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I understand that when you annotate a type with [serializable] it tells the CLR that this type can be serialized.

I don't like this seeming like "black box" magic to me. I want to know what it does when I mark it with this attribute.

In addition it would be helpful to know what it then does when I actually try to serialize an object.

P.S. if the answer to this question can pertain to the handling of any attribute, please feel free to edit my question title and question to reflect this. Thanks.

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As a fully supported feature of .Net, attributes are metadata attached to a class and as such are discoverable via reflection. They're an (arguably) great alternative to marker interfaces. They're usually just simple classes that may or may not hold data. msdn.microsoft.com/en-us/library/aa720537(v=vs.71).aspx –  Ritch Melton Mar 4 '11 at 19:21
What doesn't make sense to me here is that you have to mark a class as [serializable] to make it so. What is the CLR doing that it can't just attempt a serialization when you attempt to serialize an object? Why does it need to know beforehand that you are going to try to serialize an instance of the class? –  richard Mar 4 '11 at 19:43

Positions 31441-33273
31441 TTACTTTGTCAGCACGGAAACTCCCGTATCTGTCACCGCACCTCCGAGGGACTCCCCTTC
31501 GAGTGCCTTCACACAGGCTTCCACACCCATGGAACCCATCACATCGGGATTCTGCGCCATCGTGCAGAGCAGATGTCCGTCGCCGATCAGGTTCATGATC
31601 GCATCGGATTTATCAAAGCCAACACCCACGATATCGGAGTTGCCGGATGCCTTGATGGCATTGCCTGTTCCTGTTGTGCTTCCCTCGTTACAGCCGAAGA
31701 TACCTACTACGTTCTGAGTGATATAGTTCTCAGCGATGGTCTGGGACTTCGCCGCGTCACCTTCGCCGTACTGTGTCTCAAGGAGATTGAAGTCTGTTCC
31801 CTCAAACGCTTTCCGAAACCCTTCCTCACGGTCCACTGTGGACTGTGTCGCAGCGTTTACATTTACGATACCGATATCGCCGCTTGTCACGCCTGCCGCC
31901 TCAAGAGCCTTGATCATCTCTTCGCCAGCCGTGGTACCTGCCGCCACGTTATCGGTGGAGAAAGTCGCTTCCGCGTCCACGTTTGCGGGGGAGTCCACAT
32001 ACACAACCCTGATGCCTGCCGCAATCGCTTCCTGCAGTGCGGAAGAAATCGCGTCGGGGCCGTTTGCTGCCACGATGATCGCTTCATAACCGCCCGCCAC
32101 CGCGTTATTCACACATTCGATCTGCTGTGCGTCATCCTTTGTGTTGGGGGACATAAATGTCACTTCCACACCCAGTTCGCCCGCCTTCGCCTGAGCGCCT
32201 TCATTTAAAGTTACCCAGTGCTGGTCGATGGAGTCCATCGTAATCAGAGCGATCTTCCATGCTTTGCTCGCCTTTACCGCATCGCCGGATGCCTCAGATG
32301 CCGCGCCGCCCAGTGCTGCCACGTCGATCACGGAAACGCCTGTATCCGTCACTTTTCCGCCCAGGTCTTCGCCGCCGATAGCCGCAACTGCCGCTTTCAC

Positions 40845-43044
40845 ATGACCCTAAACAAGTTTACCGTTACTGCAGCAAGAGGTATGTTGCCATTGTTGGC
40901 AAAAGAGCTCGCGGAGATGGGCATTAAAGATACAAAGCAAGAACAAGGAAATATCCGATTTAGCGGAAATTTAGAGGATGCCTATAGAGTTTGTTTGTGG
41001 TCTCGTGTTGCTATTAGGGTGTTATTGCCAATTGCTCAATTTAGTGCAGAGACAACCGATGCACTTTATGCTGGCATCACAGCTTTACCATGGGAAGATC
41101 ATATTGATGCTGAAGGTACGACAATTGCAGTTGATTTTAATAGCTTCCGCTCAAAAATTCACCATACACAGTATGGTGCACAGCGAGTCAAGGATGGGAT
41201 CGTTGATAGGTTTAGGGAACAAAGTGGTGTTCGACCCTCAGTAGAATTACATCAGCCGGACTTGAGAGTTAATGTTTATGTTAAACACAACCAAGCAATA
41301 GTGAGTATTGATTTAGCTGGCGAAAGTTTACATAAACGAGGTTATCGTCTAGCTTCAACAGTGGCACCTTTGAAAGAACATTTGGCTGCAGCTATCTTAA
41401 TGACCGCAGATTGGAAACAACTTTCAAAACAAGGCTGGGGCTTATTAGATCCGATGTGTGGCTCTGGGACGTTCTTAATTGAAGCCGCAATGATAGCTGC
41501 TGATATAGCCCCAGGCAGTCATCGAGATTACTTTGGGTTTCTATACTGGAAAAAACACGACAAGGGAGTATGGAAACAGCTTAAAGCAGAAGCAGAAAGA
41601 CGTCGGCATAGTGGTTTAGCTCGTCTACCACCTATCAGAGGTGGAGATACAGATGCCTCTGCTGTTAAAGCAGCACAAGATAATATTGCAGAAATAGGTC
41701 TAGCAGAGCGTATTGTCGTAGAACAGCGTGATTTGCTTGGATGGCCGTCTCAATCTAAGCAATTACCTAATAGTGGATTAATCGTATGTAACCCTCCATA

2 Answers 2

up vote 2 down vote accepted

The Common Language Runtime (CLR) manages how objects are laid out in memory and the .NET Framework provides an automated serialization mechanism by using reflection. When an object is serialized, the name of the class, the assembly, and all the data members of the class instance are written to storage. Objects often store references to other instances in member variables. When the class is serialized, the serialization engine keeps track of all referenced objects already serialized to ensure that the same object is not serialized more than once. The serialization architecture provided with the .NET Framework correctly handles object graphs and circular references automatically. The only requirement placed on object graphs is that all objects referenced by the object that is being serialized must also be marked as Serializable. If this is not done, an exception will be thrown when the serializer attempts to serialize the unmarked object.

this part of this article: http://msdn.microsoft.com/en-us/library/ms973893.aspx

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So until you actually attempt to serialize an object, the only thing that is happening is that you get the serializable metadata? Is that correct? –  richard Mar 4 '11 at 19:04
Yes, that is correct. –  Lasse V. Karlsen Mar 4 '11 at 19:07

The only thing that happens is that typeof(MyClass).IsSerializable will be true. Then there is a statement saying if (!typeToBeSerialized.IsSerializable) throw ... in the code that does the actual serialization.

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